Over the last few months we have been checking in with chef Sean Brock and the staff of Husk Nashville as they ready the opening of that city’s most-anticipated new restaurant in years. In a final dispatch, we find out how the team is feeling with the restaurant’s opening a few days away. Previously: The Importance Of Choosing A Chef De Cuisine | Construction! | How To Hire A Staff That Gets It Right From Day 1

Update: According to Husk Nashville chef Sean Brock, the first day of service is now Thursday, May 23.

Less than a week before the anticipated opening date of Husk Nashville — Monday, May 20 — everybody is pretty damned nervous. The staff isn’t worried because they don’t know what they are doing. On the contrary, they know exactly what it takes to open a restaurant and now things are temporarily out of their hands as construction, permitting and staff training hurtle toward conclusion. Most of the nerves are manifesting themselves in the form of a genuine excitement among the opening staff, but there are also some issues that are just a real pain in their collective asses.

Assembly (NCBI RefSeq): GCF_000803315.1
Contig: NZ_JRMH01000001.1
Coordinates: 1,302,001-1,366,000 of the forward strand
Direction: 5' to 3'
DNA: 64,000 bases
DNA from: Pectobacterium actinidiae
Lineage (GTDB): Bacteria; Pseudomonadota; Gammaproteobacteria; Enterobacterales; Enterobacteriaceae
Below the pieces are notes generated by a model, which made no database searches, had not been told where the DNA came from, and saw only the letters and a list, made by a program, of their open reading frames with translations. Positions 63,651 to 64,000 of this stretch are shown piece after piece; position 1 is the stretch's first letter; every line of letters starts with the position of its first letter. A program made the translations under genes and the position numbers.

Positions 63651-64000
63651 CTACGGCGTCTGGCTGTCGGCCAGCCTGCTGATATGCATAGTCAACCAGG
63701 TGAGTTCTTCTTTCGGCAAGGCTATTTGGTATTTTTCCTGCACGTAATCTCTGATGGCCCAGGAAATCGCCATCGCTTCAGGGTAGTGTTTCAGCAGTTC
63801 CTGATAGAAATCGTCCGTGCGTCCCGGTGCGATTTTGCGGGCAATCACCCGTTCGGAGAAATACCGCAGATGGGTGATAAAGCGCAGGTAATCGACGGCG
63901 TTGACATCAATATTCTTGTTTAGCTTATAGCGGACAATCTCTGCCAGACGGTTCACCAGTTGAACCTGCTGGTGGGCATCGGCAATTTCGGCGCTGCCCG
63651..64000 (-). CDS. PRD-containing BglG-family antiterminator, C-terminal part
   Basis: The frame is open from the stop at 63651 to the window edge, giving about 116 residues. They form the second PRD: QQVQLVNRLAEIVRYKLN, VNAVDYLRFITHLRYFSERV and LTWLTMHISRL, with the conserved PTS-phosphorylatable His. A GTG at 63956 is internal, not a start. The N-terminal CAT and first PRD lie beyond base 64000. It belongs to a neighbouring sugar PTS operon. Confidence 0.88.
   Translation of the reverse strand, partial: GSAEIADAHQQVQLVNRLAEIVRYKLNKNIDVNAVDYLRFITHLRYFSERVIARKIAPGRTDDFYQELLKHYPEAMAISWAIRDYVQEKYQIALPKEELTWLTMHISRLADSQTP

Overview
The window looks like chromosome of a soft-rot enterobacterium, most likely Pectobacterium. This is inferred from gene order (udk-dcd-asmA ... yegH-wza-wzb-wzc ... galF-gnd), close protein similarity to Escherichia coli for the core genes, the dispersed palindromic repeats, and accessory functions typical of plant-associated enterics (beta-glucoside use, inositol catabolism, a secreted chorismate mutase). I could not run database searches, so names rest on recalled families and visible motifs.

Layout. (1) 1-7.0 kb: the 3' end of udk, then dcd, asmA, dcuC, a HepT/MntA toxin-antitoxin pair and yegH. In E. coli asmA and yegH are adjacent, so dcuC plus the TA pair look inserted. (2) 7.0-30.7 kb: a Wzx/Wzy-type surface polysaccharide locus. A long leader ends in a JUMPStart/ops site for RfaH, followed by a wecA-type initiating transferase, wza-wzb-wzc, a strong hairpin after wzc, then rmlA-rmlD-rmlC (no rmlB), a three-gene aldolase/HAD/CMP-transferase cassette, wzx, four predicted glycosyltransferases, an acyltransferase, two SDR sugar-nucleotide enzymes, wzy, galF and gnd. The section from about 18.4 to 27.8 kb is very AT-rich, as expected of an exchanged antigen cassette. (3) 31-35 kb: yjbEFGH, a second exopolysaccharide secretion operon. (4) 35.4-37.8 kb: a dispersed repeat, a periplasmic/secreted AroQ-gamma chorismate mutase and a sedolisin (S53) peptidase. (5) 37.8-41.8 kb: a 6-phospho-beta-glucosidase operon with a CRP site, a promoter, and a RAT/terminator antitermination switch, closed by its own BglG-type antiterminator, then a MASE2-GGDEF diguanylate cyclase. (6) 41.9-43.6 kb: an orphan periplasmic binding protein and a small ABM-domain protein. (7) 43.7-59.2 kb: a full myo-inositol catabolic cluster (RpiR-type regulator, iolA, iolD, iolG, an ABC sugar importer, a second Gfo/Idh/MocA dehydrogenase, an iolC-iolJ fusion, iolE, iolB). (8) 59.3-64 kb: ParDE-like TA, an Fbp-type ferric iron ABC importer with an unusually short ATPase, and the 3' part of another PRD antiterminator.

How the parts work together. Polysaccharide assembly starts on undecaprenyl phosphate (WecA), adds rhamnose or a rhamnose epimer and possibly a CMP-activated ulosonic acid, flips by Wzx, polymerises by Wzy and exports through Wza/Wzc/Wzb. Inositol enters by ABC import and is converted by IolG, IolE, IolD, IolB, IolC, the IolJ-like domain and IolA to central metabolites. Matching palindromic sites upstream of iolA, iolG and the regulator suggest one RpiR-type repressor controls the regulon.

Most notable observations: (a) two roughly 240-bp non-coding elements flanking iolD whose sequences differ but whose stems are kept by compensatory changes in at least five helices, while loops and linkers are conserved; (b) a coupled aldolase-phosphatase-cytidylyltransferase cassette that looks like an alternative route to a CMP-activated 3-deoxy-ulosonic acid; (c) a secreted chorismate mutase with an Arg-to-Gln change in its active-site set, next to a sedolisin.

David Howard, the president of Neighborhood Dining Group, is nervous about the scope of the renovation. “This project changed a lot thanks to uncovered issues. It turned out to be a lot more work and investment than expected, but we will end up with a fantastic project! Unfortunately, we are not in control of our own business at this time since this week is all about permitting and licensing.”

After managing just about every detail of the project from site selection to restaurant design to staff selection, Howard is itching to regain control of the process as soon as the various permitting agencies sign off. “When people say they want to open a restaurant, this is the stage where they have no concept of the workload, frustration and expense involved as you pay premium prices for the flurry of activity that leads to completion.” Luckily, Howard and his team have opened multiple restaurants, and he is very comfortable with his general contractor who he brought with him from Charleston. Howard worked with John Paparozzi on the original Husk remodel in the Holy City, a project that they completed in half the time of some other builders’ estimates.